In 2019, more than two thirds of foreign buyers were Europeans, including European Union nationals and the British. Spain is only a 2 to 4 hours flight for most of them …

Despite Brexit, Brits remain number one investors, with 13% of total foreign purchases. Then, are the Moroccans, the French and the Romanians: 8% each, Germans: 7%, Italians: 6%, Belgians: 5%, Chinese and Swedish: 4%, Russian and Dutch: 3%, Norwegians: 2%, etc … These 12 nationalities are the main buyers and account for 72% of foreign buyers.

The properties bought by foreign buyers tend to be in a higher price bracket. In the 2nd semester of 2019, their average price was € 1,801 per sq.m, while the average for national purchases was at € 1,451 per sq.m.

Looking at the 12 main nationalities that buy here, those who tend to choose the most exclusive properties (exceeding € 2,000 per sq.m average) are the Swedish: € 2,490 per sq.m, the Germans: € 2,320 per sq.m and the Norwegians: € 2,162 per sq.m.

For properties ranging between € 1,750 and € 2,000 per sq.m , the French lead with an average of € 1,923 per sq.m, followed by Italians at € 1,916 per sq.m, the Dutch with € 1,837 per sq.m, the Chinese at € 1,793 per sq.m and the Brits: € 1,758 per sq.m.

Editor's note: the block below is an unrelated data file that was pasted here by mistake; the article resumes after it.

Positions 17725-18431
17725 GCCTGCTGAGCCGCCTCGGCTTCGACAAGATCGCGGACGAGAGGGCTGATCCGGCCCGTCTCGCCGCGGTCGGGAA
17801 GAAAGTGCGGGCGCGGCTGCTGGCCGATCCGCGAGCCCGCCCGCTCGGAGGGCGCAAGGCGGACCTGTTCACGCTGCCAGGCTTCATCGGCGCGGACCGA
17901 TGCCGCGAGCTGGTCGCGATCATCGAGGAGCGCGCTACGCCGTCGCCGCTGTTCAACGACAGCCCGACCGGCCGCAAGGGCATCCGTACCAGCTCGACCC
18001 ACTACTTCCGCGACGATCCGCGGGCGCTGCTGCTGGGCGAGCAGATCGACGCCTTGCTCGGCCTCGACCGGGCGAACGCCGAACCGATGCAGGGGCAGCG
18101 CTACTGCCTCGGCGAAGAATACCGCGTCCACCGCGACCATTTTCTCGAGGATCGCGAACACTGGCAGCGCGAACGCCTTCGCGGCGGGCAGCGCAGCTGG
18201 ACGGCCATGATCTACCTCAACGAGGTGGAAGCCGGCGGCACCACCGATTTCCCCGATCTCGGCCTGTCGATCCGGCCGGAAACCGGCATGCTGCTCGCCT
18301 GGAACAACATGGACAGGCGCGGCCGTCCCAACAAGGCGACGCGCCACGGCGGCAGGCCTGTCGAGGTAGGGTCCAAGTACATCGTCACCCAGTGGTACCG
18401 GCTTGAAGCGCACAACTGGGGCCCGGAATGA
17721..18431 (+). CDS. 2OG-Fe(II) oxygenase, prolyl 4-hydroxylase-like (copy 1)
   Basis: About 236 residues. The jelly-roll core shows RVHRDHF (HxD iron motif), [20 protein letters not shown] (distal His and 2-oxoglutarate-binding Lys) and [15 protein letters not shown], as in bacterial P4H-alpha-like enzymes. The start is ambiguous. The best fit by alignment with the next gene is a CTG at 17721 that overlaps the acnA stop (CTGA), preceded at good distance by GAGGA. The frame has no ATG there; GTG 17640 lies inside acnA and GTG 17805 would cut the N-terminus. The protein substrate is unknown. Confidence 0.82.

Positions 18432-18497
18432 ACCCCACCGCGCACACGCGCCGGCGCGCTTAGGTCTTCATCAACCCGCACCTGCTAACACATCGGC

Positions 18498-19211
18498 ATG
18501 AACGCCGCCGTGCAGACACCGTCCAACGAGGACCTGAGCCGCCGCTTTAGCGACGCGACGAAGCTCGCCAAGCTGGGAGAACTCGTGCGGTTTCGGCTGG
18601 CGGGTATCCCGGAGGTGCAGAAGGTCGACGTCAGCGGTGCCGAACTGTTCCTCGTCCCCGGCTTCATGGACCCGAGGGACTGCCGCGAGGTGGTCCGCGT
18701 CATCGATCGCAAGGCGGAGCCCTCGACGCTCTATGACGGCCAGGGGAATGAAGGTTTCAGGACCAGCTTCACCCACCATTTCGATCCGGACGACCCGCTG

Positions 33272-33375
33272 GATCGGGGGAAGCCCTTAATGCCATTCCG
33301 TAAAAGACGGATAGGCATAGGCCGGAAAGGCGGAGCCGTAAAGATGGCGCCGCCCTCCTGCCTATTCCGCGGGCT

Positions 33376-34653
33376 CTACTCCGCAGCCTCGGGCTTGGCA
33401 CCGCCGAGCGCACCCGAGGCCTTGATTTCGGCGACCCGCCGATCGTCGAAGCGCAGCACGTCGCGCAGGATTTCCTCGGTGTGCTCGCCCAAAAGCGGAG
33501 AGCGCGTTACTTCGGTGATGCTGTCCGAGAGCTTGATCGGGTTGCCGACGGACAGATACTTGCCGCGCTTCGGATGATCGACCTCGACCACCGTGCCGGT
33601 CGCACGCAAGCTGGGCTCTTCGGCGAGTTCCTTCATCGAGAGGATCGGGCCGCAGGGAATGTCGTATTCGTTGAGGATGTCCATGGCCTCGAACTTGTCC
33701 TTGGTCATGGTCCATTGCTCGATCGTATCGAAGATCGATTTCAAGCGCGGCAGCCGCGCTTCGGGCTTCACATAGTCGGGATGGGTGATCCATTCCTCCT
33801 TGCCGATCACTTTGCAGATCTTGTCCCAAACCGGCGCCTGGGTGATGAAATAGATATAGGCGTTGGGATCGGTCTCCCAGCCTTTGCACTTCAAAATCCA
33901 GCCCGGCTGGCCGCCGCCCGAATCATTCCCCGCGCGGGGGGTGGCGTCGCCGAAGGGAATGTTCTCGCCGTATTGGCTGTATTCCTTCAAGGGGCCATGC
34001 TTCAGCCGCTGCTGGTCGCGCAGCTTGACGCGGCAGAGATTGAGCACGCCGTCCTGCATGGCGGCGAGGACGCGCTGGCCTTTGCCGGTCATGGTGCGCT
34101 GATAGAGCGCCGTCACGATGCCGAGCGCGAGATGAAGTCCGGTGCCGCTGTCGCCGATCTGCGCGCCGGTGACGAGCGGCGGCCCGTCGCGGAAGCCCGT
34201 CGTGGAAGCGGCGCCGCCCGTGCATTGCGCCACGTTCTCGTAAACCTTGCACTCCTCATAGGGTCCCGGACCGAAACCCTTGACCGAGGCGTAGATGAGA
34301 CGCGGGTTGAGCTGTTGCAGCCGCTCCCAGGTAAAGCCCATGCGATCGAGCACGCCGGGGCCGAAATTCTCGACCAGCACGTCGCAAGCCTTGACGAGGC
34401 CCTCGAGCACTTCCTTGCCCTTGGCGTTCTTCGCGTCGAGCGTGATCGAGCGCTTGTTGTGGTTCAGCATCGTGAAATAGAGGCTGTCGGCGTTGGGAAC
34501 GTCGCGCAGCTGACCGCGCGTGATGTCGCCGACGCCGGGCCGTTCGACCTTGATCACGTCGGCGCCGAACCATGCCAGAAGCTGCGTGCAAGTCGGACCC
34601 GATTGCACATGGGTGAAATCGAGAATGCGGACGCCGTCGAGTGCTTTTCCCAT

At the other end of the scale, for properties with a value of under € 1,000 per sq.m, we see the Romanians buying at an average of € 973 per sq.m and the Moroccans at € 697 per sq.m. The profile of these 2 nationalities differ from the other ones in our sample, as they generally refer to economic migrants.

2019, a year of contrasts

2019 was a record year for tourism in Spain, with 84 million international

tourists, 1% more than the previous year. Just behind France, Spain remains the 2nd most visited country in the world.

The situation in 2019 was slightly different if we focus on housing purchases, as 2019 registered a decrease of 1%, the first decrease since 2011…  A reason to worry?